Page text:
A long-running money laundering scandal at Denmark’s biggest lender has resulted in one of the bank’s executives stepping down.
On 5 April, Lars Mørch, Danske Bank’s executive responsible for its business and international banking units, resigned as a member of the executive board over his failure to take warnings about possible money laundering offences at the bank’s Estonian operations more seriously. He is the only one to step down—so far.
“Although the ongoing investigations into the issues related to the Estonian non-resident portfolio have not been completed, it is now clear that the bank should have undertaken more thorough investigations at an earlier point. Such investigations would have led us to understand the full extent of the issues sooner and prompted swifter actions,” said Danske’s chairman, Ole Andersen, in a written statement.
Mørch has been at Danske Bank since 1999 and has been responsible for business banking since 2012. He will remain on the bank’s payroll until October 2019, though he “will be released from his ordinary work duties as soon as possible.” Thomas Borgen, who has been Danske’s chief executive since 2013, will temporarily assume Mørch’s responsibilities on the board.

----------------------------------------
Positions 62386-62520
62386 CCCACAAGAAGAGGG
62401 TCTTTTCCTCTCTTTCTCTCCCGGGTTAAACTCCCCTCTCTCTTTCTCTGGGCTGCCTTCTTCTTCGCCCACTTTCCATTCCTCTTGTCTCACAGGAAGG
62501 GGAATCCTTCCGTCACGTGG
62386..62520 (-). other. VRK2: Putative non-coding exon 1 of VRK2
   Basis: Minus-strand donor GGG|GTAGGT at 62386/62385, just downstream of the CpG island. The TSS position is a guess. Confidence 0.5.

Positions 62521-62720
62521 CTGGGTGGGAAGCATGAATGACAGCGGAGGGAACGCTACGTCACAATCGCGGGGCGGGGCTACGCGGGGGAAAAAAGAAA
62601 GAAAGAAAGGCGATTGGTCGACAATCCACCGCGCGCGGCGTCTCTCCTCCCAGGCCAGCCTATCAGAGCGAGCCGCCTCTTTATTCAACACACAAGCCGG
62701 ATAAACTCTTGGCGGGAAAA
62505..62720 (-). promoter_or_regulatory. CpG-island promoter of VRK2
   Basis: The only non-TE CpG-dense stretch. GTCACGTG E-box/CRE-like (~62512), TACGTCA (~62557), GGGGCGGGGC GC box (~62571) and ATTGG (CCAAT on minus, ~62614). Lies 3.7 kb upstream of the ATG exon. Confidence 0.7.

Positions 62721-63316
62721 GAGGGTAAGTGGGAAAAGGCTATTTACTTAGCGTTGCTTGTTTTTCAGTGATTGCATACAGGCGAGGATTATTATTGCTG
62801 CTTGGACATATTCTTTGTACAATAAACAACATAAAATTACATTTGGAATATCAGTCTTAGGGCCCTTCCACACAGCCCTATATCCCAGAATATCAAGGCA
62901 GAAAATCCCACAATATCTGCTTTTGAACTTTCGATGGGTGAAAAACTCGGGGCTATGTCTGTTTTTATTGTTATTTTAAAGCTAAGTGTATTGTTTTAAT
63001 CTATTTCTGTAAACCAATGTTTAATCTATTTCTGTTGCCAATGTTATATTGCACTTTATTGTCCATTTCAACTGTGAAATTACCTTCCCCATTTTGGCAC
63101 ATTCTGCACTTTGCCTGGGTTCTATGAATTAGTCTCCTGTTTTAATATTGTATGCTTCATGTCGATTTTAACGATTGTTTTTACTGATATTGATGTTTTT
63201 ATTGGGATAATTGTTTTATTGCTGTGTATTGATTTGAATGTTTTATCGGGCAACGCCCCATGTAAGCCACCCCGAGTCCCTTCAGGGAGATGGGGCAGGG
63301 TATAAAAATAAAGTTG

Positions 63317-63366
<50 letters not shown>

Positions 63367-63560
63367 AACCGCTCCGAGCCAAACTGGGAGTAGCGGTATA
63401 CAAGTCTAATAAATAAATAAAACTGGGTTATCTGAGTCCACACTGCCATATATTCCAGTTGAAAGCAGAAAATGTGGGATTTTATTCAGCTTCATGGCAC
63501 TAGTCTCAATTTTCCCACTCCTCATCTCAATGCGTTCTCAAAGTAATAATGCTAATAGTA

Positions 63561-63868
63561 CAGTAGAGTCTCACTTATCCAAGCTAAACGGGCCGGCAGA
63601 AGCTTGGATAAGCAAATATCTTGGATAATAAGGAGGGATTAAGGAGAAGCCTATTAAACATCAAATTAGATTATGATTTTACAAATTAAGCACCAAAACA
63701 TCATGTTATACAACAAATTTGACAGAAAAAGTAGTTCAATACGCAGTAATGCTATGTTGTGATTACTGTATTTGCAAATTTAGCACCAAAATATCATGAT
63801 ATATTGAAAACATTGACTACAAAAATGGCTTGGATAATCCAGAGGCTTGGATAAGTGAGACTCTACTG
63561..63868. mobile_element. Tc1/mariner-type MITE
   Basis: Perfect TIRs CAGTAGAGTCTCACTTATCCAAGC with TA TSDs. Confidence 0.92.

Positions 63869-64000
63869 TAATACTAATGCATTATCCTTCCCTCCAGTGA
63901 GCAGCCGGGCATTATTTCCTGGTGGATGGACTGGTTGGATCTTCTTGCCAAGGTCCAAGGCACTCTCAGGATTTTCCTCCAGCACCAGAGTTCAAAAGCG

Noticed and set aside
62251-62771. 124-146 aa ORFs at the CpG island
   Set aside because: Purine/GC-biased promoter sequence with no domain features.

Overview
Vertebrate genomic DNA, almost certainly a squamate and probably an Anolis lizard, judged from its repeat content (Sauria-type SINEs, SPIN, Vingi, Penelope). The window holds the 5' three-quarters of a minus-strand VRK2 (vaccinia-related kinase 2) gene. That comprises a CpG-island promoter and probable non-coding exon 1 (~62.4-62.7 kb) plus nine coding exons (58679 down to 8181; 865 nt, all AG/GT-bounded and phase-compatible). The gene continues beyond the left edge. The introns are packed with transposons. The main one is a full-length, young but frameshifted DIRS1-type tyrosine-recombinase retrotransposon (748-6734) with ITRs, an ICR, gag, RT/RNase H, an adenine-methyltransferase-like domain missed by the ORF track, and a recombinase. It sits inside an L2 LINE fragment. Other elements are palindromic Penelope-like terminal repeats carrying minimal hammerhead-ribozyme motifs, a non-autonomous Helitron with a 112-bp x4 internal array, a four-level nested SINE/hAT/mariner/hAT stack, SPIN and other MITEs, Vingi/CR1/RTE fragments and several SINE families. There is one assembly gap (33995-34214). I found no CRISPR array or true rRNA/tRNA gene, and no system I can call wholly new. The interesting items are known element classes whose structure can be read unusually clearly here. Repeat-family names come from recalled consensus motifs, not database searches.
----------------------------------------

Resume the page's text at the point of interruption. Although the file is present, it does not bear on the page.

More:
Danske is being investigated by Estonian and Danish regulators over potential money laundering in the Baltic country, and the Danish Financial Supervisory Authority has already issued a reprimand. The bank has faced a long series of allegations that lax controls in its Estonian operations in 2007 and 2015 led to money laundering from Azerbaijan, Moldova, and Russia. Danish national newspaper Berlingske reported in February that a whistleblower told senior management in 2013 of allegations that a relative of Russian president Vladimir Putin and Russia’s intelligence services were behind money laundering in the Estonian branch.
“Although the ongoing investigations into the issues related to the Estonian non-resident portfolio have not been completed, it is now clear that the bank should have undertaken more thorough investigations at an earlier point. Such investigations would have led us to understand the full extent of the issues sooner and prompted swifter actions.”
Ole Andersen, Chairman, Danske
Mørch’s resignation comes just three weeks after the bank was forced to issue a statement in response to media reports providing yet more details of the bank’s failings and the reluctance of management to tackle the problem appropriately when notified. On 13 March, the bank’s chairman, Andersen, warned in a statement that “should the investigations uncover misconduct on the part of employees or managers, we will of course ensure that the necessary steps are taken.” Mørch’s departure suggests that the bank is prepared to act decisively.